The more certain the viewers feel, the more wrong they find they are. In other words, the more familiar something appears to be, the more likely it would turn out to be a trap.

Thanks to his years of experience working as an editor at the Zhejiang Juvenile and Children's Publishing House, Zhao Yang’s ability to deal with stories based on images is unquestionable. Hence, the deliberate absurdity in his works seems like a revenge for life, a kind of understated stubbornness. The story is somewhat transformed – transformed into the story of his own.

Those who want to listen to bedtime stories will be disappointed. The painter has no intention at all to tell you the ending. Even if he keeps on for one thousand and one nights, it means nothing more than a woman continuously getting old in the course of time.


Metal and flesh are two eternal topics of the modern society. The relationship between them is far more complex than that between metal and metal, man and man or animal and animal which are things of the same nature. So far sociologists have not yet expounded fully the human being’s dependency on and hatred of machinery. It is not Zhao Yang’s intention to give a clear explanation. In his works, you’d see automobiles, weapons, tractors as well as human figures, beasts and unknown souls. But you would not be able to tell whether they love or hate each other. In Contagiosity, people greet each other with their fingers radiating cone-shaped beam just like car lights. In his other works viewers would realize these are indeed car lights rather than some finger magic that we often see in science fiction movies. Apparently, what the painter is obsessed with is the texture of genuine light beam rather than the running light rings created on the films by the directors.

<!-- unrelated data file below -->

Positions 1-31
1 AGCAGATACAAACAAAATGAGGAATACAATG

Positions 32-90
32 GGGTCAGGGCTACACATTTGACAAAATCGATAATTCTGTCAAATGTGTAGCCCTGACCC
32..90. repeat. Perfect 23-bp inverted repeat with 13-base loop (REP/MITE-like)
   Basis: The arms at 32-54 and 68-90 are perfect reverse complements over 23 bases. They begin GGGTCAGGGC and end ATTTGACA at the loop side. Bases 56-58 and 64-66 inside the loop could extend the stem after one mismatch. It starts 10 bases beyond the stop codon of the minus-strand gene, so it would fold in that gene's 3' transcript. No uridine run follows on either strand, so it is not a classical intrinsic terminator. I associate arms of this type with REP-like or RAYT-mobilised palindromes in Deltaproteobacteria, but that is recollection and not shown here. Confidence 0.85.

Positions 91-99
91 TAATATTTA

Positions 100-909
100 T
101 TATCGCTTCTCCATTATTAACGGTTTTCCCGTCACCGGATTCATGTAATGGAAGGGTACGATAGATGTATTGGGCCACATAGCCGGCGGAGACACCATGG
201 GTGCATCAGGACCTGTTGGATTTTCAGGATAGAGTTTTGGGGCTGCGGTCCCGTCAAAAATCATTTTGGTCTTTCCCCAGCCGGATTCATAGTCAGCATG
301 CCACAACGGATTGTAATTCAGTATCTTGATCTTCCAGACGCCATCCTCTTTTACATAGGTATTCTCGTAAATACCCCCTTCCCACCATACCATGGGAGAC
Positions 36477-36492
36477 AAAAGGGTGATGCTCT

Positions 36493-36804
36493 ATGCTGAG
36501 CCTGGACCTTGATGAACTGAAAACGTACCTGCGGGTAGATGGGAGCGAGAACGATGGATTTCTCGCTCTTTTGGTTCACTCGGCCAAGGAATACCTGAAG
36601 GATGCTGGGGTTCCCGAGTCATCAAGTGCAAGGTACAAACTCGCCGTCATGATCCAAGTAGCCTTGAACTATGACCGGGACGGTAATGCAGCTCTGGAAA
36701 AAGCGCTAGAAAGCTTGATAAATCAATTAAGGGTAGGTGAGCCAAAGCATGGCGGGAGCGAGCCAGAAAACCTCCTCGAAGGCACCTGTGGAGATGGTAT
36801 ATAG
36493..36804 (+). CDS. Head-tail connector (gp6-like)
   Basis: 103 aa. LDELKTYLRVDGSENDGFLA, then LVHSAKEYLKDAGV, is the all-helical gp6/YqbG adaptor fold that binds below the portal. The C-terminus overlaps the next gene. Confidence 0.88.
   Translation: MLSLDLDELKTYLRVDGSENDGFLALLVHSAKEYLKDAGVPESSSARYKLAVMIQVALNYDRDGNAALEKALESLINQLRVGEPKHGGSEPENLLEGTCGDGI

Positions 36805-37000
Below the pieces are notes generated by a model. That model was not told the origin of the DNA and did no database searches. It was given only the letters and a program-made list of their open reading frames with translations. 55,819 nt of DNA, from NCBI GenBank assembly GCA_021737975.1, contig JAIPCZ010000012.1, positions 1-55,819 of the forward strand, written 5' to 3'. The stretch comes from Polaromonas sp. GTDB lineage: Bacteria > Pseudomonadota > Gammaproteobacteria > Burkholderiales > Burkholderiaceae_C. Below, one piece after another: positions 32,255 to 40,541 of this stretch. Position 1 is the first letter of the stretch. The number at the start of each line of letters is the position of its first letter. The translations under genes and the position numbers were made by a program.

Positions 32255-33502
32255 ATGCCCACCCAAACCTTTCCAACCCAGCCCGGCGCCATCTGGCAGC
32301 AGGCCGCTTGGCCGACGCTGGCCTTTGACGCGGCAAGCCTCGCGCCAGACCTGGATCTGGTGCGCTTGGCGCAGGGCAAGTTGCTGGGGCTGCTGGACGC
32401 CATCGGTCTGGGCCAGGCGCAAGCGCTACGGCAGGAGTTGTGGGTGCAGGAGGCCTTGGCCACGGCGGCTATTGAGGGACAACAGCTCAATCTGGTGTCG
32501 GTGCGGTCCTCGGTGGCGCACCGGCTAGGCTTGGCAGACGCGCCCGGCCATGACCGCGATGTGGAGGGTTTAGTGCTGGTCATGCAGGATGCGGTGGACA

Zhao Yang often resorts to the technique of “writing” of Chinese painting to delineate cars and other machinery that are metallically cold and never seen in traditional Chinese painting. Such a technique is brought into full play on the blue car featured in his Grey Twist. It makes sense. The grass and trees are something growing naturally in the real world. But in Chinese landscape painting, they become something grown by the hands of the painters and delineated by texture strokes, whether they like it or not. If that’s the case, then what does it matter if the car that is produced by casting turns to become a car that is produced by “writing”?